Times change: Since writing this guide, the political situation has changed in Myanmar. Some adventurous travellers are still visiting, so I’m keeping these guides online. Also, in the hope Myanmar will open once more. If you do visit, check your government’s travel advice (it can impact your travel insurance) as well as local advice.
There was no way I could go to Myanmar (formerly Burma) and not travel the road to Mandalay. Rudyard Kipling had all but demanded it in his iconic poem about the city.
O the road to Mandalay,
Where the flyin’-fishes play,
An’ the dawn comes up like thunder outer China ‘crost the Bay
Want a quick summary, check out my video of the journey
And if you like boat journeys, here’s what my day on Inle Lake looked like…
And that ‘road to Mandalay’ as described by Kipling in his poem is not a road at all – it’s the Irrawaddy River that carves it’s way like a spine through the centre of Myanmar.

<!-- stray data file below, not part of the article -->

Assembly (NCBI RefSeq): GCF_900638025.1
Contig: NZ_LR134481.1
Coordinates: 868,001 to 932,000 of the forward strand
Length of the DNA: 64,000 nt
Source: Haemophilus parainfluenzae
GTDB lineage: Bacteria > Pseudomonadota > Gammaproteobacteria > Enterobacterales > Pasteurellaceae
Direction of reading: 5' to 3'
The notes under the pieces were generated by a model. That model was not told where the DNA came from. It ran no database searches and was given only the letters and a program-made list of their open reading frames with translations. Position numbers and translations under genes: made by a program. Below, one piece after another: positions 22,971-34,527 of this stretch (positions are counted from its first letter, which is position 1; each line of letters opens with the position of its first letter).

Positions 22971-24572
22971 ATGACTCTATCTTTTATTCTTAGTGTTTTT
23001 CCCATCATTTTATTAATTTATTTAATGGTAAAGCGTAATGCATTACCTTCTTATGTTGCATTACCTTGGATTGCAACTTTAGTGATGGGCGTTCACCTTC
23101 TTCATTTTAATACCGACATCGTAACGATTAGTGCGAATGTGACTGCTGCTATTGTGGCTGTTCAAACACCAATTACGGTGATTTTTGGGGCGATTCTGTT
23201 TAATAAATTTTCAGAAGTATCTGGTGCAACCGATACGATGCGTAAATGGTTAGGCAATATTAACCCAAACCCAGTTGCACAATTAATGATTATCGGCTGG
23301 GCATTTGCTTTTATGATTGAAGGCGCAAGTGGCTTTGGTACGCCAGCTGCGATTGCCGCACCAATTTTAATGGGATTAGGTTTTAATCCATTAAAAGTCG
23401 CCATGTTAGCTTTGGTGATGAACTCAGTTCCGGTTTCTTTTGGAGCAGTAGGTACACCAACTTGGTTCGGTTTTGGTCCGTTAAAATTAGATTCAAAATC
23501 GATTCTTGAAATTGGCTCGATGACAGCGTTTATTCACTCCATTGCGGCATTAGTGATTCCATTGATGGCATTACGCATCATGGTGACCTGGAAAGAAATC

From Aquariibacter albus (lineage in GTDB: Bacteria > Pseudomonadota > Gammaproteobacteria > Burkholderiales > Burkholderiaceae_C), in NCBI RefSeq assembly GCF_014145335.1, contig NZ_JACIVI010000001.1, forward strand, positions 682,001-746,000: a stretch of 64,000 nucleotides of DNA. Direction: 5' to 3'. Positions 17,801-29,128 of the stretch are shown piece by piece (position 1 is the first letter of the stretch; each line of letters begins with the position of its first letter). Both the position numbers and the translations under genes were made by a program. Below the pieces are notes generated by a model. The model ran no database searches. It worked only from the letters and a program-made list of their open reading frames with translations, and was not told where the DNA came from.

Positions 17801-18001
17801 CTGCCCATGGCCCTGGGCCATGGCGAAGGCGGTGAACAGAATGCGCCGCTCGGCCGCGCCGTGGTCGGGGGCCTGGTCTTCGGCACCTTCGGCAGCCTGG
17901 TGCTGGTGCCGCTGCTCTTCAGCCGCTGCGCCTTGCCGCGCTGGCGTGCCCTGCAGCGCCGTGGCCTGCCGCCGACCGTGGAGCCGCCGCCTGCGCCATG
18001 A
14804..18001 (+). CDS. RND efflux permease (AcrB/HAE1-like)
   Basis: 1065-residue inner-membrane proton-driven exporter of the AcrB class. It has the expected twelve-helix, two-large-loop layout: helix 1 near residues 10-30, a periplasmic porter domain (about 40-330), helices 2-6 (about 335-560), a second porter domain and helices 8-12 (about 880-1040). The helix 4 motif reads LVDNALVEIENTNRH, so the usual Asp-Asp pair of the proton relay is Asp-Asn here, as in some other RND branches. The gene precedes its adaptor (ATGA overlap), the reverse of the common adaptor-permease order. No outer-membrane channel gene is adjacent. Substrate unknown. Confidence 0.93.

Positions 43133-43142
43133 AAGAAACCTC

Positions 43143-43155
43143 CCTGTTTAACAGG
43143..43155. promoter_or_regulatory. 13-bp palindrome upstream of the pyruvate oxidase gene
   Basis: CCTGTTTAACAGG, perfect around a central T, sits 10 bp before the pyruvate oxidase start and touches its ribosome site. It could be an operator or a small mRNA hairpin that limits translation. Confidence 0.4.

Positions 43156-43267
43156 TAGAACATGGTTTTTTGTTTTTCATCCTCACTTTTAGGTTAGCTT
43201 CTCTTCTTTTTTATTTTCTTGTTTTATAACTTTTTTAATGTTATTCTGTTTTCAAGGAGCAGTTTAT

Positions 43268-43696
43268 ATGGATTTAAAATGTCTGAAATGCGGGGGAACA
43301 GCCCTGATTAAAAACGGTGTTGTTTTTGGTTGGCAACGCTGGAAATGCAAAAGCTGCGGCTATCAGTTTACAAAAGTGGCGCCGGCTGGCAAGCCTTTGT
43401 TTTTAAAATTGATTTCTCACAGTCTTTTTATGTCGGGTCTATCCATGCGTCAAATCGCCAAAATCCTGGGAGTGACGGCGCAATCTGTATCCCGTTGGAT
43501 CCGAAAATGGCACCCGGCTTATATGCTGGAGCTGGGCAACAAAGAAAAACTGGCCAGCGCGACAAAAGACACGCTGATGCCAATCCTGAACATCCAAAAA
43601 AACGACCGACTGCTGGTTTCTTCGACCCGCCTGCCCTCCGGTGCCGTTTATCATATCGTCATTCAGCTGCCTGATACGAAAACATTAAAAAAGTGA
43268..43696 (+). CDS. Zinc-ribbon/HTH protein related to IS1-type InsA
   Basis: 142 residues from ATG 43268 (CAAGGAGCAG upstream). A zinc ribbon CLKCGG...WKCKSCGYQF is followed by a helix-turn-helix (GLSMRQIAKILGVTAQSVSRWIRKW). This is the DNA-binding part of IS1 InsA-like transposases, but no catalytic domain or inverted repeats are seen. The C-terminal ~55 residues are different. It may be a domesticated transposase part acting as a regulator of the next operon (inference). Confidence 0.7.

The best way to get around Myanmar – by boat
I spent three weeks in Myanmar but it didn’t take long to realise that there were myriad ways to travel around the country – and taking the road was seldom the most interesting choice. There were hot air balloons in Bagan, the circle line train around Yangon, trekking through the mountains near Kalaw, flying (an experience that’s fresh from the 70s in Myanmar), and, of course, the many boats that ply the Irrawaddy River.
Why take the boat from Bagan to Mandalay?
Slushy browny or bog-standard blue at best, the Irrawaddy River may not hold obvious appeal on first glance; not when there are buses that run the same route in under 6 hours compared to 12 hours on the river.